By: Commentator Staff  | 

News Briefs

Governor Andrew Cuomo to be Keynote Speaker at YU’s Hanukkah Convocation

This year’s Hanukkah Convocation will feature Governor Andrew Cuomo, who will give the keynote address and receive an honorary degree at the Waldorf Astoria on December 13, 2015. President Joel will also confer honorary degrees upon Dr. Ben Chouake of Englewood, New Jersey; Norman Sternthal of Montreal, Quebec; and Mark Wilf of Livingston, New Jersey. President Joel will also honor Rabbi Dr. Herbert Dobrinsky, of Riverdale, New York, with the Presidential Medallion.

Drawing nearly one thousand of the most influential Jewish leaders and philanthropists from across the country, the annual convocation, heading into its 91st year, has featured other big name speakers including former President George W. Bush, New York City Mayor Michael Bloomberg; former Secretary of State and then-Senator Hillary Clinton, Senator Kirsten Gillibrand, Vice President Al Gore and Senator John McCain in the past.

In fact, none other than the late Governor Mario Cuomo, the current governor’s father, received the same honorary degree from YU President Emeritius Rabbi Lamm, in 1983. “We are thrilled to confer the University’s highest tribute on this year’s group of honorees who exemplify and are a wonderful reflection of many of our own values,” said President Joel.

Recent Security Issues on Campus

During the past three weeks, the Wilf Campus has been host to some unpleasant disturbances and violent activity. In these past weeks, all students received advisory notices from the YU Campus Security to their student e-mail accounts concerning the recent chaos on campus.

The first incident occurred on October 15th, and featured a pellet shooting at a local street corner here in Washington Heights. At one o’clock in the morning, according to the notice, “a student heard a popping sound and then was hit in the leg by a pellet.” Minutes later, a security officer was hit by multiple pellets at the same location.
The second strange occurrence happened Friday night, October 23rd, and involved a group of teenagers breaking windows on campus. After being pursued by security, the offenders fled. This group of boys has also been reported for breaking car windows in nearby areas.
The most recent, and perhaps the most frightening, episode transpired around midnight on Thursday, October 29th. An e-mail from security stated, “ three students were sitting on a park bench using their cell phones, when they were approached by three males on bicycles. The males displayed a screwdriver and attempted to steal their cell phones.” One of the three reported his phone was stolen. The New York City Police is investigating all three cases.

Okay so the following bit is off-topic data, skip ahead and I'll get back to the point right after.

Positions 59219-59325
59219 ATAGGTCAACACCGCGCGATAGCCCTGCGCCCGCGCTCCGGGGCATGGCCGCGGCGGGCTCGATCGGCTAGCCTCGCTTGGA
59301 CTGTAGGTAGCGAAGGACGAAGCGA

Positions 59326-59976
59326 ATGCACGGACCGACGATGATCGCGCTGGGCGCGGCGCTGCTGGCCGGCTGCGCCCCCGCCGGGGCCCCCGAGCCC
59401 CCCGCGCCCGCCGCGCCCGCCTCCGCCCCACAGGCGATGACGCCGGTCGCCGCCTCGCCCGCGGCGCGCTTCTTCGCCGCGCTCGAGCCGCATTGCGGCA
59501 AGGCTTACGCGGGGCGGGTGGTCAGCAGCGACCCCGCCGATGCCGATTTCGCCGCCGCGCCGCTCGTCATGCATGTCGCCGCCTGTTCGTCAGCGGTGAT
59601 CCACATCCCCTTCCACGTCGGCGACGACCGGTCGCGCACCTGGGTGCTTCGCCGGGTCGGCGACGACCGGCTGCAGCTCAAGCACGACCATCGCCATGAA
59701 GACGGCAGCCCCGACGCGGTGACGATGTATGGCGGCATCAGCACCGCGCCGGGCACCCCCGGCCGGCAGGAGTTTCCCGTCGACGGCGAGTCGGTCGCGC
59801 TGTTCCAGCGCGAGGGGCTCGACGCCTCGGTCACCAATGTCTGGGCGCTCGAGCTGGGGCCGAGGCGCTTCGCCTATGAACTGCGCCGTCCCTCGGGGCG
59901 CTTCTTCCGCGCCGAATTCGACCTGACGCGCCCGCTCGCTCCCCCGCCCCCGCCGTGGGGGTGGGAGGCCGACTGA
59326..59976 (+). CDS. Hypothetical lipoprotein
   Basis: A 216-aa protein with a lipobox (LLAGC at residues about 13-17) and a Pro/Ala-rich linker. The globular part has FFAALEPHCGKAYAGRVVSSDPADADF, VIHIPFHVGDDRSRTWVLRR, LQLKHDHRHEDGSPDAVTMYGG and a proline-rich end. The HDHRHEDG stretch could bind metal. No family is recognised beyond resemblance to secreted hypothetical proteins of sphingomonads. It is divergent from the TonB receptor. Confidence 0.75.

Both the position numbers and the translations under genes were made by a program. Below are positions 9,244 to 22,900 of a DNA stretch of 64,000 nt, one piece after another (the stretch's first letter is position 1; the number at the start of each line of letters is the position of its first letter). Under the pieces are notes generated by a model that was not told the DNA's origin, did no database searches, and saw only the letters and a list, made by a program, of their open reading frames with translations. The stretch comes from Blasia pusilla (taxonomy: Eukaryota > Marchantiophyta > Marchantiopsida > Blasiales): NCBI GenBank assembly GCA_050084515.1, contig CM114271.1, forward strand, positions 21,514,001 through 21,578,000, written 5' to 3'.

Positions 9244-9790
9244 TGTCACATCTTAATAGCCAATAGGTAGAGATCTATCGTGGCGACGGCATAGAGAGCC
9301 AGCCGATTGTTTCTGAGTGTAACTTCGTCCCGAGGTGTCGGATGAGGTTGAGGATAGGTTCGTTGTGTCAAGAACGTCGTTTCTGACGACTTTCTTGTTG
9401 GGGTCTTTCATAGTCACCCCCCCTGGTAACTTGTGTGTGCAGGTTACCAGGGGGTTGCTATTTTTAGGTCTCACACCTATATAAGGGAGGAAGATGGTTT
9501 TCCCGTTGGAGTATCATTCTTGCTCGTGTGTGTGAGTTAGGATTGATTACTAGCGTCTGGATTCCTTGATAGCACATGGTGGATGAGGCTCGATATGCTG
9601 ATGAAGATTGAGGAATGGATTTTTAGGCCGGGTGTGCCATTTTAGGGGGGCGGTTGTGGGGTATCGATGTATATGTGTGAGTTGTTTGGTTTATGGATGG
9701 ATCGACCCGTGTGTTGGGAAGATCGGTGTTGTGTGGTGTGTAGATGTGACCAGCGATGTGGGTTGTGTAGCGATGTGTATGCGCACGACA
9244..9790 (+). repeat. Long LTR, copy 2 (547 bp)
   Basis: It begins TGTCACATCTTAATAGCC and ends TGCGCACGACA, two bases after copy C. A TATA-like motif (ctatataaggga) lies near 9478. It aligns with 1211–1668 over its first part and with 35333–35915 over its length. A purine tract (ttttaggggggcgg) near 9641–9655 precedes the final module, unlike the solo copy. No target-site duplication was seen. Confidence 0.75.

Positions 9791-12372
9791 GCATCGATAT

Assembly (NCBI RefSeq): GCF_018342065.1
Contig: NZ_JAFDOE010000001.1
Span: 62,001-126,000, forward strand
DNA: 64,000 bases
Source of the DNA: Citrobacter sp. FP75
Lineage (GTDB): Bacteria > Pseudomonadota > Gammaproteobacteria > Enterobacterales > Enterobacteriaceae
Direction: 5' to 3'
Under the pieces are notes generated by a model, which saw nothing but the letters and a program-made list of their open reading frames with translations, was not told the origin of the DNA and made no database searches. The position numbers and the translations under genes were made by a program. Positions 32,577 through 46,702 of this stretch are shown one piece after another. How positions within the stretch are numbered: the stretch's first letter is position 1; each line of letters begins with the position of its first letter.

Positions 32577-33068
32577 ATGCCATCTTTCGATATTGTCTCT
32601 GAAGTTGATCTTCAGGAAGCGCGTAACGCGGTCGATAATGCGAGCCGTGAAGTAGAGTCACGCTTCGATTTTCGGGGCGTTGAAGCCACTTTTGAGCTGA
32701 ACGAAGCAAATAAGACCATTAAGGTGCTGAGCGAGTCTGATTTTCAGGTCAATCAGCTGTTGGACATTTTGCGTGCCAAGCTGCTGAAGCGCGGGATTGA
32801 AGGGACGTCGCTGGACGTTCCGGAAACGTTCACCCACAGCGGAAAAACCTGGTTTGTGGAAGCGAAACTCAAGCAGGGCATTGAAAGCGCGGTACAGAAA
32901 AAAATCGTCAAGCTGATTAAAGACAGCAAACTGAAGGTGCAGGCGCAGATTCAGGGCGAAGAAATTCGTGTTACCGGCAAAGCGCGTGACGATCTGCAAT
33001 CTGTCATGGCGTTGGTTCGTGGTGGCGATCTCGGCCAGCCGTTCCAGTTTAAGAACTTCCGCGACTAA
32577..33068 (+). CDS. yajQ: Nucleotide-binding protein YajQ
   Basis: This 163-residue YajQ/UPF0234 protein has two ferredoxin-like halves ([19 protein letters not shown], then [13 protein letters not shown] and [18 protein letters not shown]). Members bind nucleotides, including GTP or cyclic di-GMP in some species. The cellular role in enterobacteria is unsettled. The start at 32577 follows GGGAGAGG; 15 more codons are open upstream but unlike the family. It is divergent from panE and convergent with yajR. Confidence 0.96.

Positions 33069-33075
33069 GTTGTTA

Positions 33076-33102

In light of these incidents, many students, like Sophomore Jacob Furer, have developed a newfound uneasiness about being outside on campus late at night. Furer commented, “My friends and I don’t feel totally comfortable outside after eleven o’clock. It just scares me because it happened where I was standing just a couple days ago,” regarding the screwdriver encounter.
While these incidents have surely instilled fear into many, no one was injured in any of these occurrences. YU Campus Security encourages anyone outside at night to maintain a constant level of vigilance, and to be cognizant of the current unstable local surroundings.

Renewed Dorm Talks to Invigorate Conversation on Campus

Dorm Talks, an event that once occurred frequently on the Wilf Campus, is back after a fifteen-year hiatus. On Tuesday night, October 20, a panel of faculty discussed “The Right Focus in College Years” in the Rubin Shul over coffee, tea, and dessert pastries. The panel consisted of Rabbi Yaakov Glasser, the David Mitzner Dean, Center for the Jewish Future; Rabbi Ozer Glickman, a Rosh Yeshiva of RIETS; Dean Moses Pava, the Dean of the Sy Syms School of Business; and Rabbi Yosef Kalinsky, the Assistant Dean of Undergraduate Torah Studies. University Housing and Residence Life Associate Director Jonathan Schwab moderated.
The panelists shared their biographies, each of which include impressive education and some of which include professional success as well. The speakers stressed the value in investing in education and in pursuing academic interests, even if the areas of academic interest are not all coherent with each other. The conversation became particularly interesting when Dean Pava and Rabbi Glickman expressed opposing views on various issues.
Rabbi Glasser told the Commentator that he recalls Dorm Talks from when he was a student at YU as a chance for students and faculty to engage about relevant issues. “Working in an office most of my day,” Rabbi Glasser said, he was excited to participate in Dorm Talks because he embraces “every opportunity to discuss and reflect on educational and communal issues with students.”
The re-institution of Dorm Talks is part of a larger initiative to make residence life more accessible to Yeshiva students with a wider spectrum of interests. The Shabbat enhancement project is part of this vision, as well. Some have suggested that Dorm Talks take place on Shabbat as well.